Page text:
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Last Updated: Wednesday, 10 September, 2003, 00:30 GMT 01:30 UK
Chick-lit becomes hip lit in Indonesia
By Becky Lipscombe
BBC, Jakarta

In the West it's known as chick-lit; here, it's "sastra wangi", or "fragrant literature".

Don't be fooled by the flowery description though. Chick-lit Indonesian style is urban, contemporary, and quite capable of raising a few eyebrows. And it's hot property right now.

Writers like Ayu Utami, Dewi Lestari, and Nova Riyanti Yusuf have tapped into a young and sophisticated market eager to read tales that echo their own lives and aspirations.

Poster of novelist Nukila Amal
The publicity makes the most of the authors' youth and good looks
Over the past few years a steady stream of young writers have been charting the changes in Indonesian society.

It all got going in 1998, the same year as the downfall of former President Suharto. In that turbulent social and political climate, Ayu Utami's challenge to tradition in the best-seller Saman proved that young women had something to say, and that there were plenty of people who wanted to listen.

Nova Riyanti Yusuf, the 26-year-old author of Mahadewa Mahadewi (God, Goddess), was clear about the appeal.

"My generation is totally different from the previous one," she said. "What I write about, and most other young women too, is my response to modern life."

"The one similarity everyone points out is that we talk about sex in a liberal way," Nova said.

"But obviously we have reasons for including sex in our stories, and they're not just commercial ones," she said.

Happening things

Mahadewa Mahadewi, Nova's first novel, concerns a psychiatric patient who falls in love with his doctor. It also features a gay relationship, with one of the characters struggling to come to terms with her best friend's sexual orientation.

Novelist Nova Riyanti Yusuf
Novelist Nova Riyanti Yusuf says her novels tap into the zeitgeist
Certain elements of Indonesia's fairly conservative society may not approve, but Nurzain Hae, a literary critic, said it was the willingness of the "sastra wangi" writers to tackle such themes that has won them their fans.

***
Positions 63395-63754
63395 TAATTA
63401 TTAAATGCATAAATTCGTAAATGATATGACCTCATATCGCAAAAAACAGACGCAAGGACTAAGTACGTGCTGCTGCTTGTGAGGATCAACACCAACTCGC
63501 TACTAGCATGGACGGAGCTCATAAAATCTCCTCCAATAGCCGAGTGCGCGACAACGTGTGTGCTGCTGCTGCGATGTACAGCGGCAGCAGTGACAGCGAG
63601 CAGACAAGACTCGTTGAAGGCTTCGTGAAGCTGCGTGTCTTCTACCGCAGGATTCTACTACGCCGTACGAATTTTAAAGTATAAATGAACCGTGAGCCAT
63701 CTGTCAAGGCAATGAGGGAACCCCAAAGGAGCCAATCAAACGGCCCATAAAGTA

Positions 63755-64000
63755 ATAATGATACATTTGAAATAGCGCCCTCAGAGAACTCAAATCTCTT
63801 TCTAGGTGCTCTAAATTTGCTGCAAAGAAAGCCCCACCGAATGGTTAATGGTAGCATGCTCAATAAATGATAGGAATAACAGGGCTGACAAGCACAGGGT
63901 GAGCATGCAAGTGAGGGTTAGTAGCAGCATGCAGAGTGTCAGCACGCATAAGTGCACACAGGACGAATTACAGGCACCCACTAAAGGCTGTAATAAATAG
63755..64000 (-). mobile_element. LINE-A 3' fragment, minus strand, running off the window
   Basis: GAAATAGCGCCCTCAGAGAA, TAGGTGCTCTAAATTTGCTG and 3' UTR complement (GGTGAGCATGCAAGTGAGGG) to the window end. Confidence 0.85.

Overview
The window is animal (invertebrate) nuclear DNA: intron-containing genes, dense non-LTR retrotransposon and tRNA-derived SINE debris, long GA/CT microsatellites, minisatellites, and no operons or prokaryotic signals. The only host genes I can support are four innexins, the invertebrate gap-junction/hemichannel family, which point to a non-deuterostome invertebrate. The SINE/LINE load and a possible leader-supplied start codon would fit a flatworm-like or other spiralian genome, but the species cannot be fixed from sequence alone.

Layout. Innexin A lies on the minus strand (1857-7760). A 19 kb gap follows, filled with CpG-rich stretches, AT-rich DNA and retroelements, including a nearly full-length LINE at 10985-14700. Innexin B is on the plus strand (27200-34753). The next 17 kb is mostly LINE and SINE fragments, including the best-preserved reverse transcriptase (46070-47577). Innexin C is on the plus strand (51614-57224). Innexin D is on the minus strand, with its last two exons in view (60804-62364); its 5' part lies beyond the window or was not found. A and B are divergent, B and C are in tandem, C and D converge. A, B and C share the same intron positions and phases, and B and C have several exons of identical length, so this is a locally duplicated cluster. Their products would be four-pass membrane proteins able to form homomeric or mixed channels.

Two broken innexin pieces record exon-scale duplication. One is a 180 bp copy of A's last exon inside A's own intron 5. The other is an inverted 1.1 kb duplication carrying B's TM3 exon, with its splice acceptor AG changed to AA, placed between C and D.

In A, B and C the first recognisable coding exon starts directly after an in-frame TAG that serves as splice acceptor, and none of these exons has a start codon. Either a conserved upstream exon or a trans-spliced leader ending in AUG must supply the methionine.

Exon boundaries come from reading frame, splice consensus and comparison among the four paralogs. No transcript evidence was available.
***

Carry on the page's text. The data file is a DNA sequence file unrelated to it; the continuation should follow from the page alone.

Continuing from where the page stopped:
"They're talking about things that are actually happening," he said. "Things the older generations think it's taboo to write about, they write it anyway."

But Nurzain had mixed feelings about the grouping of young female writers together under the "sastra wangi" label.

"It's a cynical ploy," he said, "it's just that they're all beautiful and hang out in cafes."

And there's no doubt "sastra wangi" is a marketing man's fantasy made real. Dreamy black and white photos of these writers adorn the walls of bookshops, projecting an image of cool sophistication.

It may help sell the books, but it does little to reveal their literary merits. And that's a problem for 32-year-old first time novelist Nukila Amal, who's resisting the "sastra wangi" tag.

"That label is really negative," she said. "Writers should be categorised in genre or style and spirit, not on their physical appearance."

For that reason Nukila decided against using her photo on her novel Cala Ibi (Hummingbird).

"All I want to do is just write, because there's something that has to be told," she said. "Then it's up to the readers to decide."

Flourishing sales

Nova Riyanti Yusuf agreed the "sastra wangi" umbrella might diminish recognition of the writers as individuals with individual styles.

"It kind of makes us look like idiots," she said.

Livia, at QB bookstore in Jakarta
They're much closer to our lives. We don't really connect with the old books any more
Livia, Jakarta

But she acknowledged that the publicity was useful. "And as long as we create something that is meaningful, and people benefit from reading our books, they can call us anything!" she said.

Whatever the merits of the "sastra wangi" label, book sales are flourishing.

At Jakarta's QB bookshops, novels by young Indonesian women currently occupy five places on the store's top 10 bestseller list, a list that includes JK Rowling's latest Harry Potter epic at number one.

The books may not be classics, according to literary critic Nurzain Hae, but they serve an important role.

"The way they write actually needs more editing," he said, "because they're still learning their writing techniques. But the good thing about 'sastra wangi' is that it makes people want to read again. Interest in reading is racing right now.".

And for fans like Livia, at the QB bookshop in Jakarta, these books are just what they had been waiting for.

"These new writers are different to the old-timers," she said. "They're much closer to our lives. We don't really connect with the old books any more."


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